- The Washington Times - Monday, November 3, 2008

Democrat Rebecca Schneider is not going to unseat Rep. Jeff Flake in Arizona‘s 6th Congressional District on Tuesday. She concedes as much.

The first-time candidate facing the popular four-term Republican in a conservative district has raised $5,000 to her opponent’s $1.2 million, but she didn’t expect to count among her other disadvantages a state policy intended to maximize the opportunity for voters to cast a ballot.

In Arizona, where election officials expect 50 percent of voters to record their choices before Election Day, early voting began Oct. 2 - a month after the state’s primary election. The compressed campaign season left little time for unknown candidates who had been fending off primary challengers to change focus, raise cash, shake hands and kiss babies at political events meant to sway undecided voters.

“I had spoken to folks in the middle of the [early-voting period] who said they had just heard about me,” Ms. Schneider said. “They said they would have supported me, but they had already voted.”

And because she faced a primary opponent, Democratic Party officials were reluctant to offer their financial backing until the nomination was decided, she said.

Ms. Schneider, who said defeating Mr. Flake would amount to “one of the biggest upsets ever in congressional history,” is not against early voting, although she said she would have preferred a longer campaign season.

Joseph Kanefield, Arizona’s state elections director, said the compressed schedule is a function of state laws that mandate primaries nine weeks before the general election and early voting 33 days before Election Day. He said the dates are unlikely to be moved.

“Like anything that’s been around a long time, it’s hard to make change happen,” he said.

Although Mr. Flake’s seat was unlikely to switch hands, early voting is a factor in other races as well.

In Wyoming, where about 20 percent of voters have already cast their ballots, Cynthia Lummis won the Republican nomination for the state’s lone seat in Congress on Aug. 19 with 46 percent of the vote to 37 percent for her closest competitor.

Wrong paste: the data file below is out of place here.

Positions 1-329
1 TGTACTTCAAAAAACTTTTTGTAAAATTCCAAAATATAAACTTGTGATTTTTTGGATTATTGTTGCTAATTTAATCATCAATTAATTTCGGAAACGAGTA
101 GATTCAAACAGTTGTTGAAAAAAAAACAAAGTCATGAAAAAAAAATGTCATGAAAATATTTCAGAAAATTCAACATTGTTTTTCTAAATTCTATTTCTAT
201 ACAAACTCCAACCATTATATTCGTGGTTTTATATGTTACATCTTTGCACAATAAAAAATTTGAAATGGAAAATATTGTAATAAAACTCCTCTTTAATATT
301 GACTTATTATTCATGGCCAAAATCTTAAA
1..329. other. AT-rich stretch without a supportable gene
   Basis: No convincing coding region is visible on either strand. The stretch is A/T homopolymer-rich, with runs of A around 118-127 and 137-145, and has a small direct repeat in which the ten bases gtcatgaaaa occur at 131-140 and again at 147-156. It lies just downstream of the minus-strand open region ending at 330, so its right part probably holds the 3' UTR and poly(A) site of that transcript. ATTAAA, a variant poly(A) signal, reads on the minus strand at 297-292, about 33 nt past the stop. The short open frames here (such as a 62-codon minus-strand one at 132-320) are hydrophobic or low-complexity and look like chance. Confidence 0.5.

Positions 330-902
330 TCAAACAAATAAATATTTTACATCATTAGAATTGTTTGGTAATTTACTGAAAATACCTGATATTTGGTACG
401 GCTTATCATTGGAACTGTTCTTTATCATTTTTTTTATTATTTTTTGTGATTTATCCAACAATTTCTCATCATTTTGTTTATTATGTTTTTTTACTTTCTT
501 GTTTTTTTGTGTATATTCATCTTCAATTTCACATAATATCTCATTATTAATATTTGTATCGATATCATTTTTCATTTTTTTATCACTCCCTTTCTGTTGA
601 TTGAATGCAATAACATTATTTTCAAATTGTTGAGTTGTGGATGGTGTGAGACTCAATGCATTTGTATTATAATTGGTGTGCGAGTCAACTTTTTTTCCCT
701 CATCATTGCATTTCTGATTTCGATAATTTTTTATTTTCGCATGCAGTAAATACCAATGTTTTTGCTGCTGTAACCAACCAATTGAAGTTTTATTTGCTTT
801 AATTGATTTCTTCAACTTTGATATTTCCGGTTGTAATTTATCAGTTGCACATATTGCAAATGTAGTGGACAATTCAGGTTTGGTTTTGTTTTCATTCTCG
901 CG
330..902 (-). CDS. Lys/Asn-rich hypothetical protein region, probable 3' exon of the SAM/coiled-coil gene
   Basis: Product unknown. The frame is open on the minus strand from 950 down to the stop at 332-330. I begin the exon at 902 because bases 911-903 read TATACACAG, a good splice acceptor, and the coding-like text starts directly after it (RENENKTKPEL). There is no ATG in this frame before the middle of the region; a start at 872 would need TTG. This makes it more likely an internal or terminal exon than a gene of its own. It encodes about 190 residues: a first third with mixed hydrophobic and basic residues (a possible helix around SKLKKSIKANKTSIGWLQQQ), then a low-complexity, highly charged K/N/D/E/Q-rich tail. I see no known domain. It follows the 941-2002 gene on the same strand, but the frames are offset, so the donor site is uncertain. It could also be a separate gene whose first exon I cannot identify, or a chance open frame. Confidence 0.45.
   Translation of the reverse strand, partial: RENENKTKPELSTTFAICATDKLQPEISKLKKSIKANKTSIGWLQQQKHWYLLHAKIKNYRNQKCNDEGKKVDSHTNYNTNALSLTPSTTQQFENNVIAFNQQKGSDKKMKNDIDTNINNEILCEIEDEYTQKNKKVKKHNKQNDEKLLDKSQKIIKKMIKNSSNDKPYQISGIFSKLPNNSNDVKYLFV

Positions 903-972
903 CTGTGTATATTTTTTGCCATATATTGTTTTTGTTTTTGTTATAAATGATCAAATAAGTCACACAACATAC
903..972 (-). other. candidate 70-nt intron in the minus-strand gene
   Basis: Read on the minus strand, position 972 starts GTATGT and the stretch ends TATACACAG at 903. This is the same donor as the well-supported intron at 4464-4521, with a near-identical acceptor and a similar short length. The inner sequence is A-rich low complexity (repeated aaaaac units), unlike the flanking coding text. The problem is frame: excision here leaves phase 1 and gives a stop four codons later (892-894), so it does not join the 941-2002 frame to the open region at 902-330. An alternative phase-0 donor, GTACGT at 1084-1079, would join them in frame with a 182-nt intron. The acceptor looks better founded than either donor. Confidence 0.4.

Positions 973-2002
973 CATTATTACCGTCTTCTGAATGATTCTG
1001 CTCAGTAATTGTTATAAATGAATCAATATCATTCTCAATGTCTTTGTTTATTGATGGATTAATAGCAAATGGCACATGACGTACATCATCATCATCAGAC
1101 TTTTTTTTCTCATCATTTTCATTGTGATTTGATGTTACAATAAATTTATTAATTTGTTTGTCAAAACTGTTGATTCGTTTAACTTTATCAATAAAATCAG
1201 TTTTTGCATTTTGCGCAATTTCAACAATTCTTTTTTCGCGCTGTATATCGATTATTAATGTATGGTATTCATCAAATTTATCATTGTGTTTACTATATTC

On Sept. 25, Wyoming voters were permitted to begin casting ballots in her tightly contested general election race against Gary Trauner, a Democrat. That race, to succeed retiring seven-term Republican Rep. Barbara Cubin, has been targeted by Democrats.

Nearly 18 million votes have been cast across the country, according to statistics by Michael McDonald, an associate professor of government and politics at George Mason University.

Nationwide, as many as a third of voters are expected to cast ballots before the general election, up from about 25 percent who voted early in 2004. That is consistent with what is expected to be historic levels of turnout for this year’s presidential election.

Democratic presidential candidate Sen. Barack Obama’s campaign has acknowledged the phenomenon, scheduling two full days of campaigning in Central and South Florida earlier this month to coincide with the start of early voting on Oct. 20.

Florida voted twice for President Bush but is now thought to be up for grabs.

North Carolina and Georgia have already surpassed their 2004 early-vote totals. About 200,000 voters cast their ballots in Georgia last Monday alone. About 1.2 million people, more than 20 percent of the state’s 5.6 million registered voters, have voted early in Georgia.

States such as Florida and North Carolina have announced that they’ll extend the hours at early-voting sites to handle the crush of voters.

Maryland does not allow early voting, although a constitutional question on the ballot this year could change that. The District began early voting on Oct. 20 for those who would be unable to vote at their polling stations.

Virginia also requires early voters to provide an excuse - although nearly any excuse will do. Election officials were encouraging voters to report to the polls early. The state was among the earliest in the country to open its polls, allowing voters to cast their ballots in some parts of the state, including Fairfax County, on Sept. 19 - the day before Mr. Bush outlined a $700 billion economic-rescue plan.

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